The passing of the country’s foremost nationalist economist, Alejandro Lichauco, leaves a void that would be difficult to fill, said journalist Raymund Villanueva on Saturday.
“There are few Filipinos like Professor Lichauco, who thought of the country, of the Filipinos first,” Villanueva told The Manila Times in a phone interview.
“Mister Lichauco stood by what he wrote even when he was largely ignored by different administrations,” he added.
Lichauco was an author of several books and a former economics professor at the University of the Philippines.
Villanueva said he earlier spoke to Lichauco’s nephew, Lorenzo, who said his uncle died at 3:17am last Friday after suffering from multiple organ failure resulting from complications from pneumonia.
Lichauco, 87, had been ill for some time and had been in and out of St. Luke’s Hospital since March.
He is survived by his wife, Mita.
The wake is at the Our Lady of Mount Carmel Shrine in New Manila, Quezon City. Cremation is set on Monday after a requiem mass.
IBON Foundation, in a statement, offered its condolences and paid tribute to one of its former board members.
“IBON Foundation is grateful for all of Mr. Lichauco’s contributions to the continuing struggle for Philippine sovereignty and national independence,” the organization said.
The organization described Lichauco as a “staunch anti-imperialist and progressive thinker, not just during the heady anti-colonialism of the 1950s and 1960s but throughout the so-called era of globalization since the 1980s until today.”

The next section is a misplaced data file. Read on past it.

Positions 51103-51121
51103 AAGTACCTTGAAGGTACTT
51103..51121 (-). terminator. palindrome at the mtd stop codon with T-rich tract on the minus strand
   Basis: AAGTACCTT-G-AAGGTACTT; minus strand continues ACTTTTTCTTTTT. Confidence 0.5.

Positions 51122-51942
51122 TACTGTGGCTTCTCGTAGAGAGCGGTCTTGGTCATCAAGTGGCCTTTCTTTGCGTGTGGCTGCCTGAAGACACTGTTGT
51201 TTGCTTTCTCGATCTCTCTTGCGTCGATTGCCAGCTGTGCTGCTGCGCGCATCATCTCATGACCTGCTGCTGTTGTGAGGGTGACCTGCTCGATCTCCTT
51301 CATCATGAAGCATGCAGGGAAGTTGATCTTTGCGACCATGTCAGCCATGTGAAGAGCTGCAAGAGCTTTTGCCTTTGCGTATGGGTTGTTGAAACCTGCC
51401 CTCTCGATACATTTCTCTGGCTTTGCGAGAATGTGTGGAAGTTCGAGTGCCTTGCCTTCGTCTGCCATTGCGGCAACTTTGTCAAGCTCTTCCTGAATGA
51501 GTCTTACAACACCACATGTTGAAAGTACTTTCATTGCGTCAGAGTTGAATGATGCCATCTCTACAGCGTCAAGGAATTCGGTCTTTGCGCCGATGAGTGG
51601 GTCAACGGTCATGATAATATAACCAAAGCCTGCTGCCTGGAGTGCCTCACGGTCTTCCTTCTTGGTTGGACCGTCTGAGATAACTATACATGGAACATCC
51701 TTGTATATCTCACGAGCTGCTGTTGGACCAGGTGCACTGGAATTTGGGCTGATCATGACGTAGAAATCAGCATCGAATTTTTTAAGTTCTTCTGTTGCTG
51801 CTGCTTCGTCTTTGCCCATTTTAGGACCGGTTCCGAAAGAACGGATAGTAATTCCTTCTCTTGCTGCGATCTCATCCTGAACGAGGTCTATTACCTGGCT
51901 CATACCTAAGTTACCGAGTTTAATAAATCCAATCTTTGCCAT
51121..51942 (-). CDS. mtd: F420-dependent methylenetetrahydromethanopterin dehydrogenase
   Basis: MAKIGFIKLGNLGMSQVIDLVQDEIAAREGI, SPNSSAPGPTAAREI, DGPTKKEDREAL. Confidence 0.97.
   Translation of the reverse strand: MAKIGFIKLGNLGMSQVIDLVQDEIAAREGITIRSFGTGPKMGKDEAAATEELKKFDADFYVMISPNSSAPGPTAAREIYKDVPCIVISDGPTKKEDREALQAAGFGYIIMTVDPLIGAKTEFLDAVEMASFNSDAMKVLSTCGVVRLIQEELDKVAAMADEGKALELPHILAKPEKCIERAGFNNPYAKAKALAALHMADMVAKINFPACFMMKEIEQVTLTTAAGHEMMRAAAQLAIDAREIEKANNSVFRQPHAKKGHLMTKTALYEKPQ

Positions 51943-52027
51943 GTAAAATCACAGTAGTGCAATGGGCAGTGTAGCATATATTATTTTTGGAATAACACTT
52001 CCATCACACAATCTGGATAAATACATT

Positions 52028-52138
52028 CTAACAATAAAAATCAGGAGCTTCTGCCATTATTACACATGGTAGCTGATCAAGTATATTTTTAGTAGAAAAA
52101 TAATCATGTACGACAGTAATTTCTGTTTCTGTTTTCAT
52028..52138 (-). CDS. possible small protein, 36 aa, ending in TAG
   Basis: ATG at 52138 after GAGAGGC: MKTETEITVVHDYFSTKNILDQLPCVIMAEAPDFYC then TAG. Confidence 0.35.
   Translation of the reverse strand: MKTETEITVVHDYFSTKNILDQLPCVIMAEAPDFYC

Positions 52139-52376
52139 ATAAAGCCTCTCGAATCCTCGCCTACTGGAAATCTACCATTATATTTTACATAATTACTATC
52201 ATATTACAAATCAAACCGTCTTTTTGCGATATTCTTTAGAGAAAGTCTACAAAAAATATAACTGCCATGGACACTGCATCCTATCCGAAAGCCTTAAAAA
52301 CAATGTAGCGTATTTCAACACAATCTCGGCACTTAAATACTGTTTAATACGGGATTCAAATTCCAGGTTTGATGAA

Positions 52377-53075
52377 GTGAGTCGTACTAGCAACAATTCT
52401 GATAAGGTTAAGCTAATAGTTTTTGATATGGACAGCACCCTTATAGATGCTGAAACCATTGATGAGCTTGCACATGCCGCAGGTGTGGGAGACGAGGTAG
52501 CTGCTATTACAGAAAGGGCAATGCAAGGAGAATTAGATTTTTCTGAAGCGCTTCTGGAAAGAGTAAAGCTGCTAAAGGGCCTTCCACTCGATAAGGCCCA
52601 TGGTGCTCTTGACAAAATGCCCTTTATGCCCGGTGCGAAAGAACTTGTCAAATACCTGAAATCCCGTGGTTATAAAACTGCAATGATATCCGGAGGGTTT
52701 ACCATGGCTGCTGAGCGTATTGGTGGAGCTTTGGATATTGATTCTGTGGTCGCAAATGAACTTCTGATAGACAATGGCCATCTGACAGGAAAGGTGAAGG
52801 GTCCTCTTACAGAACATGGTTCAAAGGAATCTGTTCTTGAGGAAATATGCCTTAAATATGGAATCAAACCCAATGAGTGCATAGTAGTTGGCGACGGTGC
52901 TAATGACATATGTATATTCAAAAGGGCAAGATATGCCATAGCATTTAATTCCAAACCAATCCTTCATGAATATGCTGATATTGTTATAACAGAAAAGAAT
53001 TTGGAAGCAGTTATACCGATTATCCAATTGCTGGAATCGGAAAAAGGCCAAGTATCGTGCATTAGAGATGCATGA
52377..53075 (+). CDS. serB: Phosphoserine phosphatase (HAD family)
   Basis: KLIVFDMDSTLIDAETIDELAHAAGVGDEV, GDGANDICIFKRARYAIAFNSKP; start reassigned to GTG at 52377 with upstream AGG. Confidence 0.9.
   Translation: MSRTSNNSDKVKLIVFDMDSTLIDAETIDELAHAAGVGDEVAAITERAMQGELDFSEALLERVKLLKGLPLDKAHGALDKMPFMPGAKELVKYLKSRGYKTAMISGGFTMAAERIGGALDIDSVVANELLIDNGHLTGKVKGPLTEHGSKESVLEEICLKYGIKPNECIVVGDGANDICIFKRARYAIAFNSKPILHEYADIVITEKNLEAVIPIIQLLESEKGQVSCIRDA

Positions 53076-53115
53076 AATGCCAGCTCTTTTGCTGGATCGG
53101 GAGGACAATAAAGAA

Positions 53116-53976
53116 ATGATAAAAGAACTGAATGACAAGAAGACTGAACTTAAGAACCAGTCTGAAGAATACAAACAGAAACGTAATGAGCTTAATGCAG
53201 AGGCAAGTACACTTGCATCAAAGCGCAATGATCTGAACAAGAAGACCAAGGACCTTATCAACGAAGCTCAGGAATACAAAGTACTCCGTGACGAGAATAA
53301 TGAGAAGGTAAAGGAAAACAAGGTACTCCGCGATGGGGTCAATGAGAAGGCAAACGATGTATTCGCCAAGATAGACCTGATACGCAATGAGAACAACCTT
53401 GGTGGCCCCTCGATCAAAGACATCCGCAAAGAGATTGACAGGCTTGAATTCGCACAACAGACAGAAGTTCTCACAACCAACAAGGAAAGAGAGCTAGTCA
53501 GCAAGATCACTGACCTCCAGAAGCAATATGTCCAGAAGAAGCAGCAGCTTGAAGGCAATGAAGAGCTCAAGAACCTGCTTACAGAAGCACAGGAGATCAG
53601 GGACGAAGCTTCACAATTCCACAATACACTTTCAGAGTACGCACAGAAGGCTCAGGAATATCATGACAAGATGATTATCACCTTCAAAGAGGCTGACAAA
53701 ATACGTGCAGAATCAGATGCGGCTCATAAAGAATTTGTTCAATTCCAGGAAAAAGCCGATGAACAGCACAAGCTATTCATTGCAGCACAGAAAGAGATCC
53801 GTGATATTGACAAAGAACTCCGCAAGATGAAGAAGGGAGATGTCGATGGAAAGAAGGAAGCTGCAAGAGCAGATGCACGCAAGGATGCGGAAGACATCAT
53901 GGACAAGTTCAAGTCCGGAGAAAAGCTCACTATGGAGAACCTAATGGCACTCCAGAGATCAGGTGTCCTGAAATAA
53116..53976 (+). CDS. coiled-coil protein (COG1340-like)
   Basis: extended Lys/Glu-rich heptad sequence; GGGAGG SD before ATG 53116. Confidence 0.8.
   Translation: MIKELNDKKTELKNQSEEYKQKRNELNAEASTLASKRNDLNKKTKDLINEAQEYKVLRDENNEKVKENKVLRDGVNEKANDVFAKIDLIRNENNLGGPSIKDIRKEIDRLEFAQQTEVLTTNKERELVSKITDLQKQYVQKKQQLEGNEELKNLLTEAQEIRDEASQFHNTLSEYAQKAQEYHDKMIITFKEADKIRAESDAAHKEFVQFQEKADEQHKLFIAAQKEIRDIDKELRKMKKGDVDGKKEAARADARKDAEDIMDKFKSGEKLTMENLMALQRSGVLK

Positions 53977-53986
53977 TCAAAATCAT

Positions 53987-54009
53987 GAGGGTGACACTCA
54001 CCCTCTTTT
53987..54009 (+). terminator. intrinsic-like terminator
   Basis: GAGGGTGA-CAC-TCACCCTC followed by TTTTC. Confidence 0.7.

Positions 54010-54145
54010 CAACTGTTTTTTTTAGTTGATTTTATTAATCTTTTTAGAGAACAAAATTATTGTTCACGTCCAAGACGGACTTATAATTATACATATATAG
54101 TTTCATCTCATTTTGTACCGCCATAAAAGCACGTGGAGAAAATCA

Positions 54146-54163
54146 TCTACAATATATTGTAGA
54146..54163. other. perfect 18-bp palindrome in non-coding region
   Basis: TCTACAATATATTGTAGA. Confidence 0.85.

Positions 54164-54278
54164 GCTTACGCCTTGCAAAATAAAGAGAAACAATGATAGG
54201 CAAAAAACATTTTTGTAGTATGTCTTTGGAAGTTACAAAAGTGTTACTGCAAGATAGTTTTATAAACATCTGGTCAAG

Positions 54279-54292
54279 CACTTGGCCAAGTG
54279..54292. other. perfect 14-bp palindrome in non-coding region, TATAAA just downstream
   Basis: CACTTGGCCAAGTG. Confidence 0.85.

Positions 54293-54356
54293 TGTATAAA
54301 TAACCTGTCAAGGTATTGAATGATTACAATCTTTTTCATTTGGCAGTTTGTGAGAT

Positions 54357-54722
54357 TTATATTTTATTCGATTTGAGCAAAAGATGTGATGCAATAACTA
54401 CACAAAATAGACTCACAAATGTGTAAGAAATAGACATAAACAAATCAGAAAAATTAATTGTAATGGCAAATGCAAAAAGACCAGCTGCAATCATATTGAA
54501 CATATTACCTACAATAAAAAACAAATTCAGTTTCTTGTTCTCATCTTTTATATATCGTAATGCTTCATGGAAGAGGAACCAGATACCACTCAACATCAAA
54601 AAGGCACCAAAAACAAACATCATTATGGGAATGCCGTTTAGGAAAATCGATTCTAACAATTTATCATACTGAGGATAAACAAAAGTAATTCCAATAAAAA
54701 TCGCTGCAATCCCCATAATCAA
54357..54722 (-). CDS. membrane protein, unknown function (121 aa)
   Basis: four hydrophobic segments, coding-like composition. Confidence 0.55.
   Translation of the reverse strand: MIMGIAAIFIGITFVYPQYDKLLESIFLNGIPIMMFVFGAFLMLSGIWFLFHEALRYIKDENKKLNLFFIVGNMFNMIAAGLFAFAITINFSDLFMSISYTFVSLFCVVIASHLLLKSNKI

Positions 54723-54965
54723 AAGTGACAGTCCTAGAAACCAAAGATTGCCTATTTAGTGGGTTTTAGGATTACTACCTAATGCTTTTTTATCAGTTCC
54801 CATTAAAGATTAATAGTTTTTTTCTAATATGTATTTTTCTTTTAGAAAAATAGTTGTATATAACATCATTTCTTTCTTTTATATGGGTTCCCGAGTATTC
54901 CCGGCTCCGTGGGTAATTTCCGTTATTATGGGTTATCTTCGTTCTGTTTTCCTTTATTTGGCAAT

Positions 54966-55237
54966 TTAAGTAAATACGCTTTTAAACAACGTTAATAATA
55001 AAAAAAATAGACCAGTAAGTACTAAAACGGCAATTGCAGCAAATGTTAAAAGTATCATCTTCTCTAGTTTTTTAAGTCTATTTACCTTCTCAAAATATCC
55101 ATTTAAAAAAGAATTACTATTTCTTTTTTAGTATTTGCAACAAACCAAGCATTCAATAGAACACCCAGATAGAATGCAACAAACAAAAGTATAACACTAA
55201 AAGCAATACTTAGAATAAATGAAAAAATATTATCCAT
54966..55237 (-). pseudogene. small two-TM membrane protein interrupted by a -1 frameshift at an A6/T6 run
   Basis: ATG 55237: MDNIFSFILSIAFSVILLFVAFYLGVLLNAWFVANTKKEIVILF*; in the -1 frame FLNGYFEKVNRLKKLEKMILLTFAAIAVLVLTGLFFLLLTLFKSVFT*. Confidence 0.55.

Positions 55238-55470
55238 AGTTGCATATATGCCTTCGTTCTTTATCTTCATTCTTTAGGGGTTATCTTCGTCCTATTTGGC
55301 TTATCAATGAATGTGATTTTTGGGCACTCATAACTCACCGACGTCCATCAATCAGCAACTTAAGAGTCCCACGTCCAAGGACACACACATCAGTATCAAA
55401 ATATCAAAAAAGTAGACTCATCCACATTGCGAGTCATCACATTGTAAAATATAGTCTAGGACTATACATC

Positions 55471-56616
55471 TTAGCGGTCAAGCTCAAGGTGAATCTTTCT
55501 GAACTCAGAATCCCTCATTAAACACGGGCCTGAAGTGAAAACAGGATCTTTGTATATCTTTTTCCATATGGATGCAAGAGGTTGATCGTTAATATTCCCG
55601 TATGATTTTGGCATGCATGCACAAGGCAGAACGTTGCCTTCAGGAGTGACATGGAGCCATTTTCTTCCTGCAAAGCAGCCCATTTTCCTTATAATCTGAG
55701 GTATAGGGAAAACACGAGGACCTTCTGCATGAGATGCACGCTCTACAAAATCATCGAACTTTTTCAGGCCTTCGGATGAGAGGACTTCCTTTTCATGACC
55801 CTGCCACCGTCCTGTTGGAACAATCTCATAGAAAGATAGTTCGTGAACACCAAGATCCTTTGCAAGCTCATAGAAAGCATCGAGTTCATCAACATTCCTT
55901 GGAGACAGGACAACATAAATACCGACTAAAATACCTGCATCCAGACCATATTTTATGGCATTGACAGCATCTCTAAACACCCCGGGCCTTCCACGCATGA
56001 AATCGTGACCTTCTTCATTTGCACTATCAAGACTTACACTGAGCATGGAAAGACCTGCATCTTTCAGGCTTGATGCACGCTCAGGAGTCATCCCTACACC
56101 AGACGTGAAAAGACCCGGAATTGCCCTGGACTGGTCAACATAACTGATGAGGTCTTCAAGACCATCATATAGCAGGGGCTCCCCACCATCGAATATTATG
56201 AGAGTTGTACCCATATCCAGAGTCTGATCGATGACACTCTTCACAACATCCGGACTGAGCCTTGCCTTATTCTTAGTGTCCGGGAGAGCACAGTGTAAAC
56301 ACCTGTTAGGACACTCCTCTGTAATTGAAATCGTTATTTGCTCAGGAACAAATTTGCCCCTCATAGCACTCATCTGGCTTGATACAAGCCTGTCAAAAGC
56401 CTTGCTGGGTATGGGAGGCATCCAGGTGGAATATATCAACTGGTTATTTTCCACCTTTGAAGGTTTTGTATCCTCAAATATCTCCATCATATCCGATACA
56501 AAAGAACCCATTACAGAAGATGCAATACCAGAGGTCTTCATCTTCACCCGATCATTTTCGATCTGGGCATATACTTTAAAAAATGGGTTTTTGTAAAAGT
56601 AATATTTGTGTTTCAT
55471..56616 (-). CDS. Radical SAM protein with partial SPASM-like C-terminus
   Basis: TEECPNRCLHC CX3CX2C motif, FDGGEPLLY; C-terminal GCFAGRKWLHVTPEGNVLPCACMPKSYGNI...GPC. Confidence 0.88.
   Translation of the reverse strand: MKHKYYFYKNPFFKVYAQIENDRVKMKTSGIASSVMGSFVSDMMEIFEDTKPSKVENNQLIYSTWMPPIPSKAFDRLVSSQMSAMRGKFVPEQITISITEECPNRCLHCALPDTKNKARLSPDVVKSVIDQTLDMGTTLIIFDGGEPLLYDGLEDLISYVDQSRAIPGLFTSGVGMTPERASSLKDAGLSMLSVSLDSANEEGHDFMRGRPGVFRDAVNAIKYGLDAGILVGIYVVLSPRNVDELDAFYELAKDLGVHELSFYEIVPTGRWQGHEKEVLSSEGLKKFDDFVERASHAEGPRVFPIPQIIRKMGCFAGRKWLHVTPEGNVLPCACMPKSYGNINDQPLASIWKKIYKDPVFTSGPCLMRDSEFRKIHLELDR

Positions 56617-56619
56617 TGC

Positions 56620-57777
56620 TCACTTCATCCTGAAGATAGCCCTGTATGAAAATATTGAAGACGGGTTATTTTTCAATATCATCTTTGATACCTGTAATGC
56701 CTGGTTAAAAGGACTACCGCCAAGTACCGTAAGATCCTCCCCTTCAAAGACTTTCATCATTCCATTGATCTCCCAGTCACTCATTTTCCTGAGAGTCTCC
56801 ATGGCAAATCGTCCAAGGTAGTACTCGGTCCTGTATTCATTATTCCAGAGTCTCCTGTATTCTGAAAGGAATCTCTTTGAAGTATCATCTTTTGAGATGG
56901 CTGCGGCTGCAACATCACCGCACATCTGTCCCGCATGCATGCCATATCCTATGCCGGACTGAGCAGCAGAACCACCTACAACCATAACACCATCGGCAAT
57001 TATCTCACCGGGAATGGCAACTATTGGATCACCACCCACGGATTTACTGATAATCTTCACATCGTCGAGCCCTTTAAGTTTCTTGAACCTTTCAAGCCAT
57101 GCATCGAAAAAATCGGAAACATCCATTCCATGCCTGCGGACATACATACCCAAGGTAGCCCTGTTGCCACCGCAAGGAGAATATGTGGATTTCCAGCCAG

Lichauco, the group added, worked with Claro M. Recto in the Nationalist Citizens’ Party in the 1950s and by the 1960s he helped form the Movement for the Advancement of Nationalism that included Jose Ma. Sison, Lorenzo M. Tañada, Jose Lansang, Renato Constantino and Francisco Nemenzo, Jr.
Lichauco represented the first district of Rizal in the 1971 Constitutional Convention and was arrested as he left the convention floor. He was among 12 delegates who refused to sign the 1971 Constitution.
The founding chairman of the Communist Party of the Philippines, Jose Maria Sison also paid tribute to Lichauco.
In a statement posted on his Facebook page, Sison described Lichauco as someone who “manifested and proved by word and deed his conviction, wisdom and competence as a patriotic and progressive Filipino, ever concerned with the rights and welfare of the Filipino people.”
“The works of Alejandro Lichauco shed light on the problems that we face and the road that we must traverse in order to achieve full national independence, democracy, economic development, social justice, people’s solidarity and peace,” Sison said.